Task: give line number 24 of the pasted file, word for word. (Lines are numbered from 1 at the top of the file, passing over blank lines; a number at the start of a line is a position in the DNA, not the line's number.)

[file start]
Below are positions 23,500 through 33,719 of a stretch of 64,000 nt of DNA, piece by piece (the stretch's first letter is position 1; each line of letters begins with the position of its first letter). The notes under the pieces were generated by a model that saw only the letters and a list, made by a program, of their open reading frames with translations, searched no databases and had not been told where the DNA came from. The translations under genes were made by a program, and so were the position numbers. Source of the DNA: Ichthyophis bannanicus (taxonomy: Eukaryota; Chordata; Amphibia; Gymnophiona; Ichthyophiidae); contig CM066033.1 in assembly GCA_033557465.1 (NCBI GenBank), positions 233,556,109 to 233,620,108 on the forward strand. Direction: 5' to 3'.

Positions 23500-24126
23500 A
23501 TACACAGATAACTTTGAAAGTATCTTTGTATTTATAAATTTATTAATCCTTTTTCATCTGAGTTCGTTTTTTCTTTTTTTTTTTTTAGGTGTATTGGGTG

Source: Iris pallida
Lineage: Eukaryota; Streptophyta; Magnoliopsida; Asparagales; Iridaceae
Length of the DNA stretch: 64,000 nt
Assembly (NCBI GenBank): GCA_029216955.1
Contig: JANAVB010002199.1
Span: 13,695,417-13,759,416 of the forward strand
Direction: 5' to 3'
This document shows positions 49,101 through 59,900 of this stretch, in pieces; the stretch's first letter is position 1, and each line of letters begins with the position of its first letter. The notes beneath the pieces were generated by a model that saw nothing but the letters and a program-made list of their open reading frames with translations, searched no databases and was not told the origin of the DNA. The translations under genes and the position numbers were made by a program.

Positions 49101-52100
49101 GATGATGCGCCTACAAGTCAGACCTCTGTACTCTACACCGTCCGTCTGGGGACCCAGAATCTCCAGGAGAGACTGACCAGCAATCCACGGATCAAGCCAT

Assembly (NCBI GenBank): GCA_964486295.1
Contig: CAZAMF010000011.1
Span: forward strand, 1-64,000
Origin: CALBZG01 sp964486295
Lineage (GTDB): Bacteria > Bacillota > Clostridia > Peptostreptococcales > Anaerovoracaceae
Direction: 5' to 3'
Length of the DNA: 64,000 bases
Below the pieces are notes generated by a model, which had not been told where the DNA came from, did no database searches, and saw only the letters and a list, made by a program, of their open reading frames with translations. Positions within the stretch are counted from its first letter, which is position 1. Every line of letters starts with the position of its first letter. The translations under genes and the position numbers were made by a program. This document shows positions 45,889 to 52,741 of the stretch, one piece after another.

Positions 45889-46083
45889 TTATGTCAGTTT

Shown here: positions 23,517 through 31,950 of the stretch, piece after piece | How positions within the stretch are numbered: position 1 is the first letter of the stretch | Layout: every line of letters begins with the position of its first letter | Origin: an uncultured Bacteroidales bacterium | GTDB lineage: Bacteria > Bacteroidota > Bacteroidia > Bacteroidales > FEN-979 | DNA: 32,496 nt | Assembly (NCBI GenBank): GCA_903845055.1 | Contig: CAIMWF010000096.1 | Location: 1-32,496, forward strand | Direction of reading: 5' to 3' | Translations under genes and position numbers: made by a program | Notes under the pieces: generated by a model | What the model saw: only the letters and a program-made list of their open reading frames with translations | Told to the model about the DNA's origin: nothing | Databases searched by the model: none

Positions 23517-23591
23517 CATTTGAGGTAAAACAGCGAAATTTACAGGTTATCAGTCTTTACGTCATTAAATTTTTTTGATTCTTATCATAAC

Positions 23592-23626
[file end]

45889 TTATGTCAGTTT